By a tiny tweak to our entropy argument as done here, one can get a better bound

$\log\displaystyle\sum_{i = 0}^{k} \binom{n}{k} \leq nH(k / n)$

This is what’s typically used in practice to bound e.g. the sum of the first $1/3$ of the binomial coefficients by $2^{n H(1/3)}$. The proof here gives all the essential ideas for that proof. With Stirling’s approximation used to give error bounds, both approximations are tight when $k = \Theta(n)$,

$\binom{n}{k} = (1+o(1))2^{n H(k / n)}$

The experiment: Let the random variable $X$ denote the result of flipping $n$ fair coins i.e. $X$ is binomially distributed. Now suppose we know $X$ has exactly $k$ Heads.

The question: How much entropy is in the conditional distribution of $X$ given $k$ Heads? I.e. what is $H(X \mid k\text{ Heads})$?

The left side: The conditional distribution of $X$ is uniform over $\binom{n}{k}$ possible results. The entropy of the uniform distribution on $N$ objects is $\log N$, therefore

$H(X \mid k\text{ Heads}) = \log \binom{n}{k}$.

The right side: On the other hand, $X$ is specified by its bits $X_i$, so

$H(X \mid k \text{ Heads}) = H(X_1, X_2, \dots, X_n \mid k \text{ Heads})$

$H(X_1, X_2, \dots, X_n \mid k \text{ Heads}) \leq H(X_1 \mid k \text{ Heads}) + H(X_2 \mid k \text{ Heads}) + \cdots + H(X_n \mid k \text{ Heads})$

This expression is easy to compute: when flipping $k$ Heads of $n$ flips, each $X_i$ looks like a coin with bias $k /n$, therefore its entropy is $H(k/n)$. So

$H(X_1 \mid k \text{ Heads}) + H(X_2 \mid k \text{ Heads}) + \cdots + H(X_n \mid k \text{ Heads})= n H(k/n)$

giving the right-hand side.

## Further Generalization: Multinomial Coefficients

We can naturally generalize the above argument to provide an approximation for multinomial coefficients. Fix natural numbers $k_1, k_2, \dots, k_m$ with $\sum_i k_i = n$. Let $K$ be a distribution over $[m]$ taking $i$ with probability $k_i / n$. Then

$\log \binom{n}{k_1, k_2, \dots, k_m} \leq nH(K)$

The proof generalizes perfectly: the underlying set is $[m]^{n}$ (place a letter from $\{1, 2, \dots, m\}$ at each of $n$ indices), and we consider the entropy of a uniform choice of a string constrained to have the fixed letter histogram $k_1, k_2, \dots, k_m$. This is exactly the left-hand side, and subadditivity yields the right-hand side.

Moreover, by Stirling again the approximation is tight when $k_i = \Theta(n)$.

# Calculus-Free Asymptotic for Harmonic Numbers

Here we prove that $H_n = \Theta(\log_2 n)$ without touching calculus (the most common proof interprets $H_n$ as a Riemann sum of $\int 1/x$). Seeing as this is probably the most fundamental asymptotic for computer scientists, I was surprised to see this Stack Exchange question didn’t mention the calculus-free approach. The proof here pretty much matches my own answer to the Stack Exchange post.

We first consider powers of 2, $n = 2^k$. For these $n$, we can break up $\sum \frac{1}{j}$ into the “chunks”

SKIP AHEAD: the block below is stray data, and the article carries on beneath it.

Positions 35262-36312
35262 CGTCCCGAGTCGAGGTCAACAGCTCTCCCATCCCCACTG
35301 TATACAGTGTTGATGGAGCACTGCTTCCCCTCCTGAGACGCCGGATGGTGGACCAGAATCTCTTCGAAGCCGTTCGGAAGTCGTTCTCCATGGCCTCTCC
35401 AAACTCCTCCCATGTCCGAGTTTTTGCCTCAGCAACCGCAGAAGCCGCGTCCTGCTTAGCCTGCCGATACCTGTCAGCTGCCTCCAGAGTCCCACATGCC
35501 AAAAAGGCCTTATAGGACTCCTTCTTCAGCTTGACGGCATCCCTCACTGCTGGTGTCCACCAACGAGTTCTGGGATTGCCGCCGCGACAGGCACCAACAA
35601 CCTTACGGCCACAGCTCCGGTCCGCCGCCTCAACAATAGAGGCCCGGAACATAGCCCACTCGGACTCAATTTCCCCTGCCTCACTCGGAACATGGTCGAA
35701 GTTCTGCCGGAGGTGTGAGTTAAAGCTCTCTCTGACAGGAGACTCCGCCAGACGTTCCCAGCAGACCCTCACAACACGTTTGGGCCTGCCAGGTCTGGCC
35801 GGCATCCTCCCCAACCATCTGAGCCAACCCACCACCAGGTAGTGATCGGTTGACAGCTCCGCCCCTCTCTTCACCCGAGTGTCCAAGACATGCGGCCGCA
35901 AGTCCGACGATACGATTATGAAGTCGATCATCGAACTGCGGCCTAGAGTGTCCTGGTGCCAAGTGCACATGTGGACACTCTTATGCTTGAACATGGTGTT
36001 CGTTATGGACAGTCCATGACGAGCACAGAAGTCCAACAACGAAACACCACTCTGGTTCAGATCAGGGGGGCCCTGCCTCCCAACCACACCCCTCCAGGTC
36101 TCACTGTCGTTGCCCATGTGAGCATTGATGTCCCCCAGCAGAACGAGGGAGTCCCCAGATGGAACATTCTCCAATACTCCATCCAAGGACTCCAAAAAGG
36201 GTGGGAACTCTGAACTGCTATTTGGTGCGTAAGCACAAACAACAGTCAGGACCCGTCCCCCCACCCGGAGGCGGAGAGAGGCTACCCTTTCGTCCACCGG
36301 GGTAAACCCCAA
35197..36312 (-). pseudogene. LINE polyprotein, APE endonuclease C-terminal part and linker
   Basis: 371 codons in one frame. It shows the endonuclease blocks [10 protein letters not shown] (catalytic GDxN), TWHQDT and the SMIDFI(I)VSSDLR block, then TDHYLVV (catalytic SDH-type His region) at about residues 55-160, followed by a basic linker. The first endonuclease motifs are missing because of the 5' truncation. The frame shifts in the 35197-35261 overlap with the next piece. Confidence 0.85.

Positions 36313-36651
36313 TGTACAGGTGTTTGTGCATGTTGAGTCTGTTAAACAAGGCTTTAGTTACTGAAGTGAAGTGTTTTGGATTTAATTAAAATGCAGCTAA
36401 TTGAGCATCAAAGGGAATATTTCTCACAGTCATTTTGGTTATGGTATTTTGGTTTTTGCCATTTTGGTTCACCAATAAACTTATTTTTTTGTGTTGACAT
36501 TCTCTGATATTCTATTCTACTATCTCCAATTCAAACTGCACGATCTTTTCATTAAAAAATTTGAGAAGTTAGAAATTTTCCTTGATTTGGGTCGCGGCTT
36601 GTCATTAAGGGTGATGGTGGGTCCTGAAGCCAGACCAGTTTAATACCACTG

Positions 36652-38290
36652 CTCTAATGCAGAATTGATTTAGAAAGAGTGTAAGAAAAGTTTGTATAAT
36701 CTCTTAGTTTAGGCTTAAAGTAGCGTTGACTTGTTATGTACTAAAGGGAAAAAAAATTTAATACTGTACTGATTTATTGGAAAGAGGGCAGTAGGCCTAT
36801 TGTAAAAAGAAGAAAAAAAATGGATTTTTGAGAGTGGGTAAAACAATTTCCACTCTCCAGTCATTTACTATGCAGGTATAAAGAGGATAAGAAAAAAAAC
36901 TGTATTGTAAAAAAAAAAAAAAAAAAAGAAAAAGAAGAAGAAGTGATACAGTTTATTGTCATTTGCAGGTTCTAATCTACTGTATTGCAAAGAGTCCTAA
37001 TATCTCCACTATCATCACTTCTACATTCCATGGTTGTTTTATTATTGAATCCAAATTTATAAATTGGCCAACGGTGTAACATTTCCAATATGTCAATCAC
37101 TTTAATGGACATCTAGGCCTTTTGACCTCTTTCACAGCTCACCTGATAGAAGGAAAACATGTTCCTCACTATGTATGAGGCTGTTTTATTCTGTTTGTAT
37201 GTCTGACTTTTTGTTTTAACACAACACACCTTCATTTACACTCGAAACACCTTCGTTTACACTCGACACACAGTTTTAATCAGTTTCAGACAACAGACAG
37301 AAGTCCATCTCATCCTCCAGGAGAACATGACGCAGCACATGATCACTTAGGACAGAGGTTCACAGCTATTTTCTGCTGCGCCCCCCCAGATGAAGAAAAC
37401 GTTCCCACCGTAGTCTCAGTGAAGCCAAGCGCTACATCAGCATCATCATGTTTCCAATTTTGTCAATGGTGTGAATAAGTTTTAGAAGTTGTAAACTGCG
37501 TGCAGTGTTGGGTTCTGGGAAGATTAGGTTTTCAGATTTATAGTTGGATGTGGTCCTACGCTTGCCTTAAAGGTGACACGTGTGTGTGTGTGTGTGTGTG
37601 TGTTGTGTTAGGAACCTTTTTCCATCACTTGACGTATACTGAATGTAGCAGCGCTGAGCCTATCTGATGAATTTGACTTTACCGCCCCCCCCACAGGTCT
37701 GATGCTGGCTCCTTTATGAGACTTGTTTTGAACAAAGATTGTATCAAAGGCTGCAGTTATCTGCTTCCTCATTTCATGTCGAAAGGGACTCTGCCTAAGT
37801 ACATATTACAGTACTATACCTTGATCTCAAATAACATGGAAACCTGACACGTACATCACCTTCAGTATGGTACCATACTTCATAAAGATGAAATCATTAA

$1$

$\frac{1}{2} + \frac{1}{3}$

$\frac{1}{4} + \frac{1}{5} + \frac{1}{6} + \frac{1}{7}$

$\dots$

$\frac{1}{2^{k-1}} + \cdots + \frac{1}{2^k - 1}$

and we have one extra term $1/2^k$. There are $k + 1 = \log_2 n + 1$ chunks, and of course $H_n$ is the sum of these chunks (plus the extra term), hence to show $H_n = \Theta(\log_2 n)$ we show each chunk is $\Theta(1)$. Inside each chunk we bound above by the power of 2:

$1 \leq 1$

$\frac{1}{2} + \frac{1}{3} \leq \frac{1}{2} + \frac{1}{2} = 1$

$\frac{1}{4} + \frac{1}{5} + \frac{1}{6} + \frac{1}{7} \leq \frac{1}{4} + \frac{1}{4} + \frac{1}{4} + \frac{1}{4} =1$

$\dots$

$\frac{1}{2^{k-1}} + \cdots + \frac{1}{2^k - 1} \leq \frac{1}{2^{k-1}} + \cdots + \frac{1}{2^{k - 1}} = 1$

Thus each chunk is at most 1, and taken together with the extra term $\frac{1}{2^k}$, we have $H_n \leq \log_2 n + \frac{1}{2^k} \leq \log_2 n + 1$.

On the other hand, if we lower bound the elements by the next power of 2,

$1 \geq 1$

$\frac{1}{2} + \frac{1}{3} \geq \frac{1}{4} + \frac{1}{4} = \frac{1}{2}$

$\frac{1}{4} + \frac{1}{5} + \frac{1}{6} + \frac{1}{7} \geq \frac{1}{8} + \frac{1}{8} + \frac{1}{8} + \frac{1}{8} =\frac{1}{2}$

$\dots$

$\frac{1}{2^{k-1}} + \cdots + \frac{1}{2^k - 1} \geq \frac{1}{2^k} + \cdots + \frac{1}{2^k} = \frac{1}{2}$

Every chunk is at least $\frac{1}{2}$, hence $H_n \geq \frac{1}{2}\log_2 n$.

This essentially is the proof. One technicality: we’ve only shown $H_n = \Theta (\log_2 n)$ for $n$ a power of 2. Monotonicity of $H_n$ completes the proof for all $n$: taking the nearest powers of 2 above and below $n$, call them $n_-$ and $n_+$,

$n/2 < n_- < n < n_+ < 2n$

Applying our bounds on $H_{n_-}$ and $H_{n_+}$,

$H_n \leq H_{n_+} \leq \log_2 n_+ + 1 < \log_2 (2n) +1= \log_2 n + 2$

$H_n \geq H_{n_-} \geq \frac{1}{2}\log_2 n_- > \frac{1}{2}\log_2 (n/2) = \frac{1}{2}\log_2 n - \frac{1}{2}$

Thus $H_n = \Theta(\log_2 n)$.

(In general, for any monotonic linear or sublinear function, it suffices to show $\Theta(\cdot)$ on only the powers of 2).